What to do if I was fired from my bartending job for giving a beer ordered in error to a customer for free?

UPDATED: Aug 6, 2011

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What to do if I was fired from my bartending job for giving a beer ordered in error to a customer for free?

I have been employed for over 8 months as a bartender. I worked last night and reported to work this evening for my night shift. I was then informed by the manager that I was fired for giving a beer ordered in error to a customer for free. I was told that this is against the law. I stated that I did not know this and was told that it didn’t matter – no excuse. Is this a case of wrongful termination?

Asked on August 6, 2011 Massachusetts


M.D., Member, California and New York Bar / FreeAdvice Contributing Attorney

Answered 11 years ago | Contributor

As a matter of fact your employer can discharge you for this. If you are an "at will" employee (and most employees are) your workplace can fire you for this or any reason, even no reason at all. Employers have a great deal of discretion when it comes to setting the terms and conditions of employment. So unless a company policy, a union agreement, or an employment contract prohibited this action, your employer's action was lawful; no laws have been violated.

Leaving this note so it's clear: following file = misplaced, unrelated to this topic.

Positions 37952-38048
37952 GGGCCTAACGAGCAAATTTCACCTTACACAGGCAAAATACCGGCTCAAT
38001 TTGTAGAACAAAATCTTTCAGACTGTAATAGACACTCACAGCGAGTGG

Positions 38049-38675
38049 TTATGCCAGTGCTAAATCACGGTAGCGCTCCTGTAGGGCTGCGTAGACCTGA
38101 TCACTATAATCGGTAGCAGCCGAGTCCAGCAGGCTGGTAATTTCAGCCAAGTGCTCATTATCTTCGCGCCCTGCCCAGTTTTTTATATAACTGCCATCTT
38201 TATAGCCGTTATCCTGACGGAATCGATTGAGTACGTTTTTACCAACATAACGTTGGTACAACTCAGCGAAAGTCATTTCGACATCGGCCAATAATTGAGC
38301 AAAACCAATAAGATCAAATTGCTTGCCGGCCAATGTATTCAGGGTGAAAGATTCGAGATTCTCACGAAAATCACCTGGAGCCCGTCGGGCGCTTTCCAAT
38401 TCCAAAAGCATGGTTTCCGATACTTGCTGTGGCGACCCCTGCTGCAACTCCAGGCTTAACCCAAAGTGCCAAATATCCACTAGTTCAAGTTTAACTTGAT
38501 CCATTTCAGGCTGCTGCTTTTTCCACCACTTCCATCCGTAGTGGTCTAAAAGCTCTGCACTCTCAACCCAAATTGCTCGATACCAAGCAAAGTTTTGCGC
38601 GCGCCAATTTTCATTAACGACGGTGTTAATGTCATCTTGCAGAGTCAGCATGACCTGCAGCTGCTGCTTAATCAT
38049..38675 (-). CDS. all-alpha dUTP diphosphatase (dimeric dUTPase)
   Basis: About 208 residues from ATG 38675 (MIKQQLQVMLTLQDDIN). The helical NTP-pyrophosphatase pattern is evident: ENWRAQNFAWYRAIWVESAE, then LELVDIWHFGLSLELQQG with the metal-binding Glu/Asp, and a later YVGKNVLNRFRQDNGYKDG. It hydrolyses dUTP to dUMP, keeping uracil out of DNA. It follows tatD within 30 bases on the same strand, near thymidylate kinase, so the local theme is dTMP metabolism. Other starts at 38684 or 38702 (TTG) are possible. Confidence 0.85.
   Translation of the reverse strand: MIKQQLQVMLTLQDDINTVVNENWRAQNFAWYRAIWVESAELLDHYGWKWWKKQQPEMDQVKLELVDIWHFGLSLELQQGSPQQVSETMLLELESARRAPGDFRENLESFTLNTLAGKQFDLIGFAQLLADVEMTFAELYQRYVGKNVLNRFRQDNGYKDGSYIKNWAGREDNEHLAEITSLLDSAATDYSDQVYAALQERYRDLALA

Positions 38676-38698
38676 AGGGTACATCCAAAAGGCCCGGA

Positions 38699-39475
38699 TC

Note: Another exception to the above is if there was some form of discrimination at play (although you did not indicate that to be the case). That would be illegal. But based on the facts given there seems to be no actionable discrimination involved in your dismissal.

IMPORTANT NOTICE: The Answer(s) provided above are for general information only. The attorney providing the answer was not serving as the attorney for the person submitting the question or in any attorney-client relationship with such person. Laws may vary from state to state, and sometimes change. Tiny variations in the facts, or a fact not set forth in a question, often can change a legal outcome or an attorney's conclusion. Although AttorneyPages.com has verified the attorney was admitted to practice law in at least one jurisdiction, he or she may not be authorized to practice law in the jurisdiction referred to in the question, nor is he or she necessarily experienced in the area of the law involved. Unlike the information in the Answer(s) above, upon which you should NOT rely, for personal advice you can rely upon we suggest you retain an attorney to represent you.

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